Governor, Bank of England

Throughout the downturn, the saviour for retail sales has been that low interest rates have protected those in work from the full force of the recession. So if there’s one thing that retailers fear, it’s that the Bank of England will raise interest rates.

Through his chairmanship of the Bank of England’s Monetary Policy Committee, Mervyn King will be the one overseeing that decision. Fortunately, for retailers, the down-to-earth and likeable King - who received a knighthood in the Queen’s birthday honours this month - seems to be listening to the sector. Just last month he spoke at a Retail Week 100 Club breakfast for retail chief executives, and his openness and enthusiasm for taking soundings from the retailers present were warmly received.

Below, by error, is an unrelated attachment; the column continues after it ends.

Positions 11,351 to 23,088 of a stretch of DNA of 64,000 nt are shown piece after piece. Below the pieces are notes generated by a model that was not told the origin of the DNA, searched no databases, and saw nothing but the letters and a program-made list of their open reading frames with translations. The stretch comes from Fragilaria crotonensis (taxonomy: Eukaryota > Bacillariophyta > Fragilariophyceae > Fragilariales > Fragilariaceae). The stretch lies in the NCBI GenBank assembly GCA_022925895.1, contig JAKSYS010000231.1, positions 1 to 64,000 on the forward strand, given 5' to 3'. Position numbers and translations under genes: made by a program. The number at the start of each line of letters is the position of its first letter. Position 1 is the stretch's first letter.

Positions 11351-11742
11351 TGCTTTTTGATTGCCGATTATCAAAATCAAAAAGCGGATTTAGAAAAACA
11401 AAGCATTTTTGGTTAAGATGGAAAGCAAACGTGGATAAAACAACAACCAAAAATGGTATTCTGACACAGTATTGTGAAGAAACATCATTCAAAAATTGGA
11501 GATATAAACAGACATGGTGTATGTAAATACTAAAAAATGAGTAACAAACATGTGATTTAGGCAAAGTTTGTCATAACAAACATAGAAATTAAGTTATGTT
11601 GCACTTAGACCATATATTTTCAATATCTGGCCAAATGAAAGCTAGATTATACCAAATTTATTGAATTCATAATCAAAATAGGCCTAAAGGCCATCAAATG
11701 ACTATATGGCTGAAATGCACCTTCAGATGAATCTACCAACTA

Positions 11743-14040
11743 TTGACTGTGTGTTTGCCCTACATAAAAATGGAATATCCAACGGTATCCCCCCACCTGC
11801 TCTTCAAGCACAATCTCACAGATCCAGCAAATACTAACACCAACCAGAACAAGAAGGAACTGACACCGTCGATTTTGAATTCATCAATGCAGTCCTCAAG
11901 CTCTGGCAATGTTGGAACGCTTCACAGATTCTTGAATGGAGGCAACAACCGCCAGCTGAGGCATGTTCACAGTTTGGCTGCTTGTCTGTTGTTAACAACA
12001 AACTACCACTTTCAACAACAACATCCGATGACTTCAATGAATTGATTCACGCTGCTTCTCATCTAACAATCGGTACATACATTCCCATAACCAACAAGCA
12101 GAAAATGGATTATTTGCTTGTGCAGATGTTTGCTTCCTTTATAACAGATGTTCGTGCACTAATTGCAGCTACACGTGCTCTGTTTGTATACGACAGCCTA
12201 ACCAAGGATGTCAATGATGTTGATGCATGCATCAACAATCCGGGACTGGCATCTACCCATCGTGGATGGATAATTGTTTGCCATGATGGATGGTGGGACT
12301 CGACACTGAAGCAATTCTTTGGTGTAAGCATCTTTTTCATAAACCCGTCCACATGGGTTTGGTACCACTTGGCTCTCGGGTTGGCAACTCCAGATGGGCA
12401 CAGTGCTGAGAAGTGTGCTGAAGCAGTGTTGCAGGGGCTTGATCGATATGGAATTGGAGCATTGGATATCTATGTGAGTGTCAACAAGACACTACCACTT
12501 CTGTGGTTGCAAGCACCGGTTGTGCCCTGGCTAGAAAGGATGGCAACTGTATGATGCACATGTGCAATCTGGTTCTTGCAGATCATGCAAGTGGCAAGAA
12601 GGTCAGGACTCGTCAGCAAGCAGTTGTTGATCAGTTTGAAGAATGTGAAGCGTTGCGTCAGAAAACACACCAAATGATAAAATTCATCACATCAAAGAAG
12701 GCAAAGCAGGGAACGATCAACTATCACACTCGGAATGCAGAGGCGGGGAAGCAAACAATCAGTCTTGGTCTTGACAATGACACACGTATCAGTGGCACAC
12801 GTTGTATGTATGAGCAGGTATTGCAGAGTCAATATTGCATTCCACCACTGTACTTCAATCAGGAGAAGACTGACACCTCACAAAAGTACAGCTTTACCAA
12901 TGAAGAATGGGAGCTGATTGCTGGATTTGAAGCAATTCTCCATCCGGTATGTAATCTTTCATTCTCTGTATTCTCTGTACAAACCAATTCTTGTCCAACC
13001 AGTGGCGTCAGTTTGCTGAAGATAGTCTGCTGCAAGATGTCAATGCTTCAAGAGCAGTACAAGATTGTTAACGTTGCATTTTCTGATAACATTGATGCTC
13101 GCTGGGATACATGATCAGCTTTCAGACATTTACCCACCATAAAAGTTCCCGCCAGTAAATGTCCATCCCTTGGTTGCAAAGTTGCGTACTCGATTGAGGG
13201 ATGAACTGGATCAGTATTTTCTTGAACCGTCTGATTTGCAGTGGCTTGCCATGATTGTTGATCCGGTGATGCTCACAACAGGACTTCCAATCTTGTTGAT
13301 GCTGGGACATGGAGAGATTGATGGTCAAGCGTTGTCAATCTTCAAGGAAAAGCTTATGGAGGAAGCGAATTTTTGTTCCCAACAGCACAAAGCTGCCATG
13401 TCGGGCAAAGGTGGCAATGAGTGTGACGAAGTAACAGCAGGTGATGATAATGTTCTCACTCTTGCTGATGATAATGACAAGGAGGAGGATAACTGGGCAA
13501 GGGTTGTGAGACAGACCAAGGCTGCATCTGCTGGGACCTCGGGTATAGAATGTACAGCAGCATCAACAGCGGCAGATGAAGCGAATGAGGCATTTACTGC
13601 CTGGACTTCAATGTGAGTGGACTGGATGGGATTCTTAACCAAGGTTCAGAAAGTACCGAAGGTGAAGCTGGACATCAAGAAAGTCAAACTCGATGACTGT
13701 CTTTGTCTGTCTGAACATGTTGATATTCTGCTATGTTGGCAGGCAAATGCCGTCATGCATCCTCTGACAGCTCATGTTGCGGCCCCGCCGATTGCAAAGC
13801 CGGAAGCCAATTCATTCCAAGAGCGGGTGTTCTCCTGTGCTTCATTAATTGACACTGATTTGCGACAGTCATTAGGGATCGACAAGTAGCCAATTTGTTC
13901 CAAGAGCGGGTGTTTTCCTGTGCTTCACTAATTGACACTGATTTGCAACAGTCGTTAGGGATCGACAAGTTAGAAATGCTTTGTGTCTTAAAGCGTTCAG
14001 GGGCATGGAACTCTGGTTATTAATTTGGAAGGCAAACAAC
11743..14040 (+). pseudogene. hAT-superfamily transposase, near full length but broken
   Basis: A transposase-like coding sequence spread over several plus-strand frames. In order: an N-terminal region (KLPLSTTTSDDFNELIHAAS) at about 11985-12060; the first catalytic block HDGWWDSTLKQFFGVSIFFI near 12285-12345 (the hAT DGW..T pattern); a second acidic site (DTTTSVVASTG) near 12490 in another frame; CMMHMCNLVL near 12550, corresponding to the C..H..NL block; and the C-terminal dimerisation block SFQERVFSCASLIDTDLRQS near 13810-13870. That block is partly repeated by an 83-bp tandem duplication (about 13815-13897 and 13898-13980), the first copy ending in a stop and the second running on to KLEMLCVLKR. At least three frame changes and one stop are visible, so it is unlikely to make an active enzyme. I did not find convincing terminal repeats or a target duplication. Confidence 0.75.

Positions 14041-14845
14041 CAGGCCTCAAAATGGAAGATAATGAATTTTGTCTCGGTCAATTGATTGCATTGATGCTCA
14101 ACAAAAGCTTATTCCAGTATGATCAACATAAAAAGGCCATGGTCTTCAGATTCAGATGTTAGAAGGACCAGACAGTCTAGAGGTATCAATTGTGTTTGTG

He faces challenges, however. Inflation remains stubbornly well above the Government’s target rate of 2% - currently sitting at 4.5% - and while retailers are working hard to keep prices down, rising input costs in both food and non-food have put real pressure on retail prices. At present, the economy isn’t strong enough to support rate rises, but as the tool most likely to be used to control inflation, the question isn’t if the historically low level of rates will have to increase,
but when.